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  • stacy

Beauty all Around

Last summer was a good summer for the deer, and we had several that visited us regularly. There was a momma deer and her doe, a second momma deer that had two does, and there was also a solo young buck. I would see them often as I would go about my rounds, making several trips a day to both the chicken and turkey yards. Sometimes I would be so focused on where I was going, that a deer would startle me when I would look up and see one standing a few yards away from where I was walking. Now that winter is here and we’ve had several snow storms, the deer seem to be spending more time closer to the house browsing on the vegetation that is not covered in snow. I’ve even seen the deer kneeling down underneath the edge of the chicken coop to browse on the weeds growing underneath the coop! The last snow storm dropped 11 inches of snow, and we’ve had some spectacular sunrises and sunsets over the snow covered landscape. Since we are on a hillside with a southern exposure, certain areas of the farm thaw more quickly than others, and the deer have figured this out. There is one of the younger does who has taken to browsing in the rhododendrons and other ornamental shrubs right in front of the house, only a few feet from the front door. The other night we were watching TV when the motion sensor light by the front door turned on and illuminated the head of the young doe poking up from behind the front deck as she sauntered through the rhododendrons, apparently having a midnight snack. Today the group of three deer spent most of the afternoon napping in the sun under a cedar tree, in one of the only non-snow covered areas in the backyard. Every time I walked by the kitchen window I would look to see if they were still there, and they were, and I was happy to get to spend the afternoon with them.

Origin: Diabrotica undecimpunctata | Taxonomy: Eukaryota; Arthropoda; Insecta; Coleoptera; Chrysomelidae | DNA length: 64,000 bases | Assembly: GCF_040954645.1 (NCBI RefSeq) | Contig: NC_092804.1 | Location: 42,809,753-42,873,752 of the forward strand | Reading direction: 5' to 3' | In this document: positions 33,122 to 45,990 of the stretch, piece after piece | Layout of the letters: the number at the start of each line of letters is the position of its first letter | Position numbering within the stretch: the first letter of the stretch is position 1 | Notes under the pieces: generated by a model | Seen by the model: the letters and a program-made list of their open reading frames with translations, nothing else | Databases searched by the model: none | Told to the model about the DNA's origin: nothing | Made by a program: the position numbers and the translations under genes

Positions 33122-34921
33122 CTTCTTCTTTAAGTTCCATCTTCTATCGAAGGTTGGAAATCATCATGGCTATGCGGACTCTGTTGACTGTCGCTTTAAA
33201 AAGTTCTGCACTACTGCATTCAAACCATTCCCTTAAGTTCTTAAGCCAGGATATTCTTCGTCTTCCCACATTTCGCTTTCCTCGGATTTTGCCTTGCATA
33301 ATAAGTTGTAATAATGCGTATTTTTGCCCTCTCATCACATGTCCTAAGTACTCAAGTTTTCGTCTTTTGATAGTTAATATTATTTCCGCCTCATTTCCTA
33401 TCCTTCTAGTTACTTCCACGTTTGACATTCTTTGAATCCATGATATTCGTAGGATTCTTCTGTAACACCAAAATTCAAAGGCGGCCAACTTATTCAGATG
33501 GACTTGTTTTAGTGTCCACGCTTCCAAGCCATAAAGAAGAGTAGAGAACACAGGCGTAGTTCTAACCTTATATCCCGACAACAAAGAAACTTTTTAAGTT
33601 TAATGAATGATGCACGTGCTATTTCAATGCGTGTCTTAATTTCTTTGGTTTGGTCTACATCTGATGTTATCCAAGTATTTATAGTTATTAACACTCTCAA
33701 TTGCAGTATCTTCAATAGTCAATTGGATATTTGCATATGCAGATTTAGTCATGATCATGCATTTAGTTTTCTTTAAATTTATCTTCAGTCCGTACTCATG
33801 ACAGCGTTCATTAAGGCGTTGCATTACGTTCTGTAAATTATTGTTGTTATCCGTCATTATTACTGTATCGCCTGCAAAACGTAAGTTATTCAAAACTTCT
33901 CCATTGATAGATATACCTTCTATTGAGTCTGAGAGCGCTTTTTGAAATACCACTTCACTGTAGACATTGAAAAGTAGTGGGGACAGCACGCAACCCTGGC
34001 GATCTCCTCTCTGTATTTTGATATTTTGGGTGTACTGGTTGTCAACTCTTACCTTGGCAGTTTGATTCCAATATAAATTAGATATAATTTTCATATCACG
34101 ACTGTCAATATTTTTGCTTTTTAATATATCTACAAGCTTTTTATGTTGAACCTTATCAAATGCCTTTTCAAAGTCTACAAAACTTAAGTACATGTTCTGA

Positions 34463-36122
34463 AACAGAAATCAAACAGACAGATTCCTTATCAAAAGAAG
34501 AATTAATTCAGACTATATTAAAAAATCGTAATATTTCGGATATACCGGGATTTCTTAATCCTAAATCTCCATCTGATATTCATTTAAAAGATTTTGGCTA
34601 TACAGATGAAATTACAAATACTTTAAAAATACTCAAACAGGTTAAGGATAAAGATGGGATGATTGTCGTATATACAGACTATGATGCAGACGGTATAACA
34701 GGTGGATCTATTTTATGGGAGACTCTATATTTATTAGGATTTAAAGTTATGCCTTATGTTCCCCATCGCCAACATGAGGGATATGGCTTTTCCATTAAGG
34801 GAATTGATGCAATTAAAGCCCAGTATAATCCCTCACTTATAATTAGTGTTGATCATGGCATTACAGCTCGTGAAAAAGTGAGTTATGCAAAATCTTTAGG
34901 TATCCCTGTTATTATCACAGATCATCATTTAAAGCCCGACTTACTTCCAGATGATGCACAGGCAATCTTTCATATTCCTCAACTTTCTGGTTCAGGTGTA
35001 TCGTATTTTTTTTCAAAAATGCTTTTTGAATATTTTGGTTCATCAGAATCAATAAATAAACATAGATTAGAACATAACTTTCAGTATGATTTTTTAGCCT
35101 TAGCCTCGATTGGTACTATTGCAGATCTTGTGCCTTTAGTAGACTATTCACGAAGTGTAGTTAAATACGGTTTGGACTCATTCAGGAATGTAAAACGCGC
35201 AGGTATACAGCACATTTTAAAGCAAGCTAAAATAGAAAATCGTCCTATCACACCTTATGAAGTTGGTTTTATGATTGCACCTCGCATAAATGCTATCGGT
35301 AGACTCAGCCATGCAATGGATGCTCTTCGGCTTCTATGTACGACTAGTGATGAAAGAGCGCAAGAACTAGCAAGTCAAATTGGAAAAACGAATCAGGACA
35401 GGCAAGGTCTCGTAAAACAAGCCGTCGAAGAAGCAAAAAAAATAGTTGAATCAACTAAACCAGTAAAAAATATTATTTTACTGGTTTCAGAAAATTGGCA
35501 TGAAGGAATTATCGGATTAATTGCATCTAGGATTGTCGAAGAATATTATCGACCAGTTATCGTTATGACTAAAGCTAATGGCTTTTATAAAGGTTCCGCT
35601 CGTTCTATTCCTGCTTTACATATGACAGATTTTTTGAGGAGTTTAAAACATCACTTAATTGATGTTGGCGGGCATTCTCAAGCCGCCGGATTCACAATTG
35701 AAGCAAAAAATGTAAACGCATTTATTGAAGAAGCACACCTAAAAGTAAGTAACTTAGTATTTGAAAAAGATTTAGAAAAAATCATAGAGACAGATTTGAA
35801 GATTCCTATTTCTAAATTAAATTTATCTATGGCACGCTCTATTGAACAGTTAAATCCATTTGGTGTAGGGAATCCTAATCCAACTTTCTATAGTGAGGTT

We’ve also had a less than welcome nature siting recently, which was a coyote right outside the fence of the turkey pasture. It was a Saturday morning, and I was relaxing in the living room by the wood stove when I heard the unmistakable turkey alarm call. It is a high pitched, quick call, sort of like an insistent “Pip, Pip, Pip”. As soon as I heard the call, I looked out the living room window which has a perfect view of the turkey pasture. I saw all of the girls in a tight group together in the middle of the pasture, necks outstretched, calling in unison. Ringo was not gobbling, which I thought was strange, as he usually gobbles at anything unfamiliar and often at birds flying overhead. At the downhill side of the electric fence stood a coyote, looking at the turkeys and presumably for a way into the pasture. I quickly threw on my shoes and coat and grabbed the baseball bat that we keep by the mudroom door for just such a predator emergency. I ran outside to see the coyote still there, he had run back and forth along the fence and was still eyeing the turkeys. I started yelling at him and he got the idea that he was not welcome and ran off into our neighbor’s field. Later on, we reviewed the film footage from the turkey camera that we have overlooking the pasture. We could clearly see the coyote running toward the turkey pasture as he first appeared in the frame, and it did not appear that he was just passing through. The turkeys saw him right away and moved away from the fence to the center of the pasture. The way coyotes hunt when they are after a potential meal that is protected by a fence is that they will charge the fence, knowing that the instinct of birds such as chickens is to take flight, unfortunately sometimes flying over the fence where they can be captured. Thankfully the turkeys did not do that, and they exhibited a good self-preservation instinct. I am hoping that the coyote finds easier prey elsewhere and does not come back. We will be moving our motion activated trail camera to the location where we saw the coyote to see if we can capture any images of him coming around at night. It is fun to see wildlife at the farm, but this particular sighting was a bit too close to home.



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